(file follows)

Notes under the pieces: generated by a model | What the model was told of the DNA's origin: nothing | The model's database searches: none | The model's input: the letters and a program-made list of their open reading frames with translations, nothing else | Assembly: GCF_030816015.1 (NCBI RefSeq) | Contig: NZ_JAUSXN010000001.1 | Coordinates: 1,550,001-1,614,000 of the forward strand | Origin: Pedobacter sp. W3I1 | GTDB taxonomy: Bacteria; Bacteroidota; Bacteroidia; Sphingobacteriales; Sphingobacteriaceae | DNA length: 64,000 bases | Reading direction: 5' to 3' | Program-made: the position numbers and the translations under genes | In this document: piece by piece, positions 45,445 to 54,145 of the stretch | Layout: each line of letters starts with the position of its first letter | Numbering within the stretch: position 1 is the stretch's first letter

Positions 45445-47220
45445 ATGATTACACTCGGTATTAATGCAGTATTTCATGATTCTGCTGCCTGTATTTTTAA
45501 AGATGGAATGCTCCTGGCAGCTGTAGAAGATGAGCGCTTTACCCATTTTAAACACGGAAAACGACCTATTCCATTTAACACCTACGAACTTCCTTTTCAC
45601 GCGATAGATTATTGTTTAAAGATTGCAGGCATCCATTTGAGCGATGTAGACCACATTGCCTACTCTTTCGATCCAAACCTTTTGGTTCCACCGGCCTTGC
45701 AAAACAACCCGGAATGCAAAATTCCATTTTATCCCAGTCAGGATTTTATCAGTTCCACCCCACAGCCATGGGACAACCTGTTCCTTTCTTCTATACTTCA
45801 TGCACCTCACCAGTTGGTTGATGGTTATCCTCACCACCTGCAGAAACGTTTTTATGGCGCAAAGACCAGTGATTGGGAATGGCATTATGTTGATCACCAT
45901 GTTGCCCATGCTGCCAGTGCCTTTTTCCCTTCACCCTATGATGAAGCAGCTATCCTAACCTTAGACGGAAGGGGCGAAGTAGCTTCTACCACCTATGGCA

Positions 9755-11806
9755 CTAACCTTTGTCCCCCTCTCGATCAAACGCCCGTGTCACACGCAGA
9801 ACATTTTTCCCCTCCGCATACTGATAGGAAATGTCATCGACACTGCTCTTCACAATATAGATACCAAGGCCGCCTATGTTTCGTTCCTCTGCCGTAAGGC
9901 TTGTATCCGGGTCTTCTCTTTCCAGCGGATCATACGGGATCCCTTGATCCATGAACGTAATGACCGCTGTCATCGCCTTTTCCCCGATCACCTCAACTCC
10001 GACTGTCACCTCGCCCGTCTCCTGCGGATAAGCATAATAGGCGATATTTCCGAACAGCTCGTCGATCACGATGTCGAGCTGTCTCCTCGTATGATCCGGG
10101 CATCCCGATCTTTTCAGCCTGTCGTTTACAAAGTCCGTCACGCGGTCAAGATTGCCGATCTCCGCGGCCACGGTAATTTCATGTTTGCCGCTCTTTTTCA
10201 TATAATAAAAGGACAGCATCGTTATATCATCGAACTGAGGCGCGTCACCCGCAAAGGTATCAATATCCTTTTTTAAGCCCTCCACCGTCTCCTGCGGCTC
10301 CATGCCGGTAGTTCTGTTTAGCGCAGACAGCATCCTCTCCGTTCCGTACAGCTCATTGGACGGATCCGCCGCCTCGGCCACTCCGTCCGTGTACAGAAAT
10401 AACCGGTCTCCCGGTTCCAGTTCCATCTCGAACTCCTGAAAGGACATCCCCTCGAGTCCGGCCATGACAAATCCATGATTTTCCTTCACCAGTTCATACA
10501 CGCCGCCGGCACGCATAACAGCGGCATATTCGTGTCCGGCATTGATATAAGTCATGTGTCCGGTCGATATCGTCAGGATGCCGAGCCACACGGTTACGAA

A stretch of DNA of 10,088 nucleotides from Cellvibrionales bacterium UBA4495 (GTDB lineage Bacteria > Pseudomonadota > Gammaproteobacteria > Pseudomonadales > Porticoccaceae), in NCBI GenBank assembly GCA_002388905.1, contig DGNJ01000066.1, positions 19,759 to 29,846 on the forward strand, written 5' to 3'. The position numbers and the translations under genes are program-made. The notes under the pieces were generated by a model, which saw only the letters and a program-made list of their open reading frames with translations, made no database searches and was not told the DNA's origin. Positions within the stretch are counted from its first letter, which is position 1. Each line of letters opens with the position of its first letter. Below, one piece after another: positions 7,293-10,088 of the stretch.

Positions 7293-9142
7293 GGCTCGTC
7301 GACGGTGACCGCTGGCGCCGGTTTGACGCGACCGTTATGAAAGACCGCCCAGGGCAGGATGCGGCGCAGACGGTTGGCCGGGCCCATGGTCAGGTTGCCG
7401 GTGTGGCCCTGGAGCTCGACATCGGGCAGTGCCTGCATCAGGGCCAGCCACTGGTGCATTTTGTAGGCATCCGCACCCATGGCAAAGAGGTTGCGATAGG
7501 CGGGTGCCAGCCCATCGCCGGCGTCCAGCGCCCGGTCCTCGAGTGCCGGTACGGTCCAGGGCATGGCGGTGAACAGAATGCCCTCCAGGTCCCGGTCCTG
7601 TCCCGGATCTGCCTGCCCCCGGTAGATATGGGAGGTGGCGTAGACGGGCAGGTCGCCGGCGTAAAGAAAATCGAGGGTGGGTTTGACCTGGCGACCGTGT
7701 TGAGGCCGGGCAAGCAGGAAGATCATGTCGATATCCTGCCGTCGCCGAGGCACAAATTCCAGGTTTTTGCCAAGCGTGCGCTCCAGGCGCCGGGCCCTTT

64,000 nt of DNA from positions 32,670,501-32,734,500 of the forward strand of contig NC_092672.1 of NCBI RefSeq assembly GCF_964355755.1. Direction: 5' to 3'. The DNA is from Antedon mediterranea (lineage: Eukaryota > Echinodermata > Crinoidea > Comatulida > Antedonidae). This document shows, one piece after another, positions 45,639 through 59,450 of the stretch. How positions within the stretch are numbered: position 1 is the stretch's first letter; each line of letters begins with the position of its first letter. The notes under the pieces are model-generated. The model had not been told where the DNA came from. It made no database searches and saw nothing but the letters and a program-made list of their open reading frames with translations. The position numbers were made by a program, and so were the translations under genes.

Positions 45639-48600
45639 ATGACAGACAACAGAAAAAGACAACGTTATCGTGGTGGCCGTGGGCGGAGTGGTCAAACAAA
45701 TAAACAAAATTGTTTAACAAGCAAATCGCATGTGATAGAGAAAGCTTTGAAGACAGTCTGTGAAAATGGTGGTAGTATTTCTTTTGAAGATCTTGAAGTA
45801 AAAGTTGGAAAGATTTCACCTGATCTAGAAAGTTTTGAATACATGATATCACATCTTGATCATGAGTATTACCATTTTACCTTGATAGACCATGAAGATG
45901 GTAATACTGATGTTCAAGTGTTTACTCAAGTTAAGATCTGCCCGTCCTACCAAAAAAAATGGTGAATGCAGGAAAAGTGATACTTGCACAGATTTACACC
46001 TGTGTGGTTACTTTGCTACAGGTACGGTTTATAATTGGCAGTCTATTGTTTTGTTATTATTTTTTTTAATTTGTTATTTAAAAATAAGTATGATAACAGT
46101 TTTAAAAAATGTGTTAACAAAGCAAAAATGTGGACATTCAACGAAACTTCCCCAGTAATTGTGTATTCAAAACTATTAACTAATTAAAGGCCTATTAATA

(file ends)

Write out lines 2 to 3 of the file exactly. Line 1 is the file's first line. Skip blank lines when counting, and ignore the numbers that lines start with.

Positions 45445-47220
45445 ATGATTACACTCGGTATTAATGCAGTATTTCATGATTCTGCTGCCTGTATTTTTAA